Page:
I once had a Social Anthropology professor tell my class of about 100 first year students that:
"animals do not have emotions."
Being that it was my first semester at university, I was still looking at things through a rose coloured glass; assuming that since these beings teaching us all had university degrees, that they could not be wrong. Upon hearing that statement I was outraged. I had only had Jetta for three or so months by then, but I strongly disagreed with him. I had also grown up with many dogs and my experience would suggest otherwise.
It was then and there that the glass broke and I started questioning everything I was taught. Some professors loved it, others were aggressive in their answers; probably hoping I'd stop bringing into question what they were teaching us. I thank that professor for what he said because I think he actually changed the university experience for me in a positive way.
At the time, I was too shy and timid to say anything, but a few years later I approached him and explained why I disagreed. I launched into a huge lecture about how that statement is incorrect and asked him if he had ever spent 24/7 attached to and relying on an animal. I concluded by saying,
"perhaps we have given human emotional names to the animals' emotions, but you will never convince me that they do not have emotions." I then handed him a bibliography of sources I had found that contradicted what he had stated years before.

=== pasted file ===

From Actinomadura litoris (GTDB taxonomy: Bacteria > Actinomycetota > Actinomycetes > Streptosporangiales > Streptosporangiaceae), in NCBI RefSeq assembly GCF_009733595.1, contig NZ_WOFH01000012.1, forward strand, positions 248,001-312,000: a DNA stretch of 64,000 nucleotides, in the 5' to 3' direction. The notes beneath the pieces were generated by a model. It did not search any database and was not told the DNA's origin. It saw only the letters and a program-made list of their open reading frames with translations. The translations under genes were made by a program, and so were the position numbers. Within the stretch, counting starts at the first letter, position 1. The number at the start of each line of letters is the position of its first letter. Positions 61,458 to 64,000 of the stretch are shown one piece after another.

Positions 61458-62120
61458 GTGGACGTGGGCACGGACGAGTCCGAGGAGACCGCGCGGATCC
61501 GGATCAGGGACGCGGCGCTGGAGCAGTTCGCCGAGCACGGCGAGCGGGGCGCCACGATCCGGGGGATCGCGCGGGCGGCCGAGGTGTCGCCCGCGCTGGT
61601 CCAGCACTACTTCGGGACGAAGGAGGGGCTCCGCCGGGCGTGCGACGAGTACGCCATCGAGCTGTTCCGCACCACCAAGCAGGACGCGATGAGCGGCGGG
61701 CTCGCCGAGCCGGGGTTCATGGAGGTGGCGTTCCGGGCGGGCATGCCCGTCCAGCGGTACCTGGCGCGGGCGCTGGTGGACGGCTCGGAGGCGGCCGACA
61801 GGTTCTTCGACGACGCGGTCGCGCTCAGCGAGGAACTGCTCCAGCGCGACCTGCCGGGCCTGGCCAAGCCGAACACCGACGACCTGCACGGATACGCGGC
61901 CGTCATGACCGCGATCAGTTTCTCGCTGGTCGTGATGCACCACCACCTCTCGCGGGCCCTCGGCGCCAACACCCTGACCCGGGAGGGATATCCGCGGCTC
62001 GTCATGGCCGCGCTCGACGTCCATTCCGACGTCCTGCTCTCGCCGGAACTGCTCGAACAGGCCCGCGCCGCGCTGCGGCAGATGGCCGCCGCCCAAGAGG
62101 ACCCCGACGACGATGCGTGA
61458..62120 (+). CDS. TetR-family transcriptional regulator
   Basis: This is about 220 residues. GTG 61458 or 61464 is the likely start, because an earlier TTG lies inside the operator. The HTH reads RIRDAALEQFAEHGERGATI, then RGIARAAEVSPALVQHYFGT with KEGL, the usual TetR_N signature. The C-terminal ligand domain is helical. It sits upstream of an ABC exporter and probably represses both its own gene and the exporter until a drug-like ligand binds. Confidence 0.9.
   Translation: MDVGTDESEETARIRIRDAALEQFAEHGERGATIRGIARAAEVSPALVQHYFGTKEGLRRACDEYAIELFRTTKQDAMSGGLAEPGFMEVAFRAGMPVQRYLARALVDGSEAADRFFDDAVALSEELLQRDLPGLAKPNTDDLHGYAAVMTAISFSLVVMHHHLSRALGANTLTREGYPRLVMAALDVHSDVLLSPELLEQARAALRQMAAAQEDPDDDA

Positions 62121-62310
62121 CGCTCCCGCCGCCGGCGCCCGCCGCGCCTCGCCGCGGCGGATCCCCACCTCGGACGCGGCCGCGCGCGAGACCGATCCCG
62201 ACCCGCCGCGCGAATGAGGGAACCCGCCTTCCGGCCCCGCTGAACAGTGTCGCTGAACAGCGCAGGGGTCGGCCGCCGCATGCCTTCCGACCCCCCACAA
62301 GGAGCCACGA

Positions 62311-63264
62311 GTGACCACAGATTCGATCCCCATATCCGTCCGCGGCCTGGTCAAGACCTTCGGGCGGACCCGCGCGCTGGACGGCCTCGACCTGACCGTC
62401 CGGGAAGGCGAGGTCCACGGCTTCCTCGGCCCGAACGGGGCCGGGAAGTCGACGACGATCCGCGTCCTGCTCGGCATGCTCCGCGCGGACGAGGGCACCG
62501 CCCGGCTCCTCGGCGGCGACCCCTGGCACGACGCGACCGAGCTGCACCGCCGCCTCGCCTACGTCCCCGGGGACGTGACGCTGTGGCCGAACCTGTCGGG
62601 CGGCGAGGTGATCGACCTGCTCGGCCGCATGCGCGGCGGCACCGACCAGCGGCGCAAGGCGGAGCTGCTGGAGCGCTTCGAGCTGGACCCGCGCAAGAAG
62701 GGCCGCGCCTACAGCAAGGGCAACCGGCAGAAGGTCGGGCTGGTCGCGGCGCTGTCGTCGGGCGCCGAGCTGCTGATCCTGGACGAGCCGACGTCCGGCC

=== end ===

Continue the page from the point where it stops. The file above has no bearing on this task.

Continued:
Surprisingly, he took it well and said he'd take my opinion into consideration when instructing future classes. I was a bit stunned, but thanked him and left. It took me a while to realise what I had actually accomplished and that I had done it only in my third year of a four year degree. What could I do if I moved up the academic ladder?
That said, my little anecdote is to demonstrate my next point: Glacier is grumpy today.
I'm not sure why. He seems very lethargic. Usually when I get on the floor with him he licks me to death. No kisses today. Even when harnessing him up to go "park" he just puts his head through with no enthusiasm. Usually he thrusts his head into the harness. I don't think he's sick. There are no signs of illness. What I really think is going on is that he's having an off day.
We as people have them and let me tell you, so do dogs; especially guide dogs. They will still work for you because that is what they are trained to do, but their zest for the work isn't quite there.
Thankfully, I don't have to be anywhere today. So, Glacier can spend the day curled up with Roscoe and just take it easy. Usually Glacier is our enthusiastic, goofy, bouncy, happy go lucky guy, but for whatever reason he's quite somber today. Mr. K and I even got him up in bed between the two of us this morning just to give him a little TLC. It was only for about five minutes, but the snuggle time did help with Glacier's mood a bit. If he needs a day just to be cranky, then that is fine. As I said, I don't have to be anywhere and I know that even if I did, he'd guide me there safely.
I've spent nine years handling guide dogs and although I am not an animal expert in the sense that I have loads and loads of educational knowledge of them, I can definitely tell you that animals have emotions. Perhaps we as humans have labeled them incorrectly, but Glacier is most certainly a grumpy Glacier today.